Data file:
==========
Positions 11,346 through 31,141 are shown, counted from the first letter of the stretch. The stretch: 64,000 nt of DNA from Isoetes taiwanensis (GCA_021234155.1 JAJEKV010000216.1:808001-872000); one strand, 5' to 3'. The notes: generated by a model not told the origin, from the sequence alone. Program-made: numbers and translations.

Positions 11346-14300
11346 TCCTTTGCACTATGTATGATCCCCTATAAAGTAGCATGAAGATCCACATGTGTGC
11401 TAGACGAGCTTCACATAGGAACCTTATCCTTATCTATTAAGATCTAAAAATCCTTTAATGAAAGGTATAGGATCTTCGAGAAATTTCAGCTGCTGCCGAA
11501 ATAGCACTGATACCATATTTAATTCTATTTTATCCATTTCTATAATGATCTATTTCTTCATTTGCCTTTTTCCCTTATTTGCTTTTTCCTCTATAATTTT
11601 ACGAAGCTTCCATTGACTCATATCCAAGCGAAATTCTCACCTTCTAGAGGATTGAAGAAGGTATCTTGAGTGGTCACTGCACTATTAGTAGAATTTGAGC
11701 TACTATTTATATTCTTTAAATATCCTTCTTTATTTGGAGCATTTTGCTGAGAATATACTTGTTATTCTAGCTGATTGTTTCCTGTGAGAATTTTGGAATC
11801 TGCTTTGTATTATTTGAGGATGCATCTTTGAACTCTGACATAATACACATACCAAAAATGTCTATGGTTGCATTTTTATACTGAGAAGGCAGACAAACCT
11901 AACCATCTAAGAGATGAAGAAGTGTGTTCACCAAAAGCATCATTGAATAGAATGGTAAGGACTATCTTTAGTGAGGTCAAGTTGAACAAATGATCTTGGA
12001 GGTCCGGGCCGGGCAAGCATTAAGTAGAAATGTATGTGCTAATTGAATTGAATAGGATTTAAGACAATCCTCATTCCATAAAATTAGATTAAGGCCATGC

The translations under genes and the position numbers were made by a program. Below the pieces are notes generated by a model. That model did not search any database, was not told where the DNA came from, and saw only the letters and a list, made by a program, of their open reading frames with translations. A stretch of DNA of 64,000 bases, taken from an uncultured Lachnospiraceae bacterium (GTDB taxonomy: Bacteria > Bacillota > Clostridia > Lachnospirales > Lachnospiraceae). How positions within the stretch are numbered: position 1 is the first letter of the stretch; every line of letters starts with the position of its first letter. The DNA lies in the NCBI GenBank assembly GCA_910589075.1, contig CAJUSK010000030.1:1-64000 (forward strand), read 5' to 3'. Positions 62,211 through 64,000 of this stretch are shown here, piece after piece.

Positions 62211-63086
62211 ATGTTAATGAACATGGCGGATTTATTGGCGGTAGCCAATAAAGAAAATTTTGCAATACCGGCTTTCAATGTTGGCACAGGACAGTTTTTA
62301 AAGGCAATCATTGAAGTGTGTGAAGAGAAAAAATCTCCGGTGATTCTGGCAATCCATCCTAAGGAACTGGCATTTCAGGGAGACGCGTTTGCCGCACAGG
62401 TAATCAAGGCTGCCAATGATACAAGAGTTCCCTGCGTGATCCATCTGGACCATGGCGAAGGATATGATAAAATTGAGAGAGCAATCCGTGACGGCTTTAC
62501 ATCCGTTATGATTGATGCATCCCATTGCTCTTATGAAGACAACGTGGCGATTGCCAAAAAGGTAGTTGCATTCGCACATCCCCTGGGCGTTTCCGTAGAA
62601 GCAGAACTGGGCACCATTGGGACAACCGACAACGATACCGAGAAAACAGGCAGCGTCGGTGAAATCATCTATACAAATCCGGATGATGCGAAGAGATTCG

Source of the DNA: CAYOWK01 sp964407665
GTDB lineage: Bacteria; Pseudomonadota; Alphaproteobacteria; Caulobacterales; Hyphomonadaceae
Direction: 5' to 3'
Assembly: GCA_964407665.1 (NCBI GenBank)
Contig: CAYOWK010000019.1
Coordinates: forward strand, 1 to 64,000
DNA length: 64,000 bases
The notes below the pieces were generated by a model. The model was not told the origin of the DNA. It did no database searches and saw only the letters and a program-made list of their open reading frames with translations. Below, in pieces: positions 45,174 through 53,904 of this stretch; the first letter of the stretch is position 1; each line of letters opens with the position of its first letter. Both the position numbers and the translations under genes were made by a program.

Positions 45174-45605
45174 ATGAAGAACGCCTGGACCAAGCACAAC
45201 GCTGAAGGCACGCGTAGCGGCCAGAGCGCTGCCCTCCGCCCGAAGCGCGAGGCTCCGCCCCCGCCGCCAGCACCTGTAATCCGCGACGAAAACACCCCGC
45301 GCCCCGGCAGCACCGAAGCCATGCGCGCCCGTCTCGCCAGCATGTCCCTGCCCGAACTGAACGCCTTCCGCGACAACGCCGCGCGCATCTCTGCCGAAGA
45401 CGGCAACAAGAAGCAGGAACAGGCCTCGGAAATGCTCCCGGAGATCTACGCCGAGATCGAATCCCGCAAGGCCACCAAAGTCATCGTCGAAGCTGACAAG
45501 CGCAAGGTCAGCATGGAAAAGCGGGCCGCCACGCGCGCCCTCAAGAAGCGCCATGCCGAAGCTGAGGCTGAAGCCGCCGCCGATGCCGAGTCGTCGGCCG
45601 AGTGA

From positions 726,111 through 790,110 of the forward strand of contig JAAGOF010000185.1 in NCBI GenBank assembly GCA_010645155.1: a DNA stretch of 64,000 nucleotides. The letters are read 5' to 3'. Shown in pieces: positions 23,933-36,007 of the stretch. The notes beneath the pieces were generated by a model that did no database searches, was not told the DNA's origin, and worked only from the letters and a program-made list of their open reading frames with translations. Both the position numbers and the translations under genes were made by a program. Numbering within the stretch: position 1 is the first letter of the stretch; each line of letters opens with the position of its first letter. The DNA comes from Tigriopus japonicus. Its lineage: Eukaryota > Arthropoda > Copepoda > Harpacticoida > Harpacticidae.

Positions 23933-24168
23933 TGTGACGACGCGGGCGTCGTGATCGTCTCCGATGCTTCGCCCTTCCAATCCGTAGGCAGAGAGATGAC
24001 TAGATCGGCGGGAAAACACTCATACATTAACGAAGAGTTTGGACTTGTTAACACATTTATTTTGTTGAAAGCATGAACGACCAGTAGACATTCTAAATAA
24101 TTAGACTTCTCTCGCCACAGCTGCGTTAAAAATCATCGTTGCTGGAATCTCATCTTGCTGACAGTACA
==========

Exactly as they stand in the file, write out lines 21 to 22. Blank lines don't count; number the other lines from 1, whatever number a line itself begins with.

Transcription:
Assembly: GCA_964407665.1 (NCBI GenBank)
Contig: CAYOWK010000019.1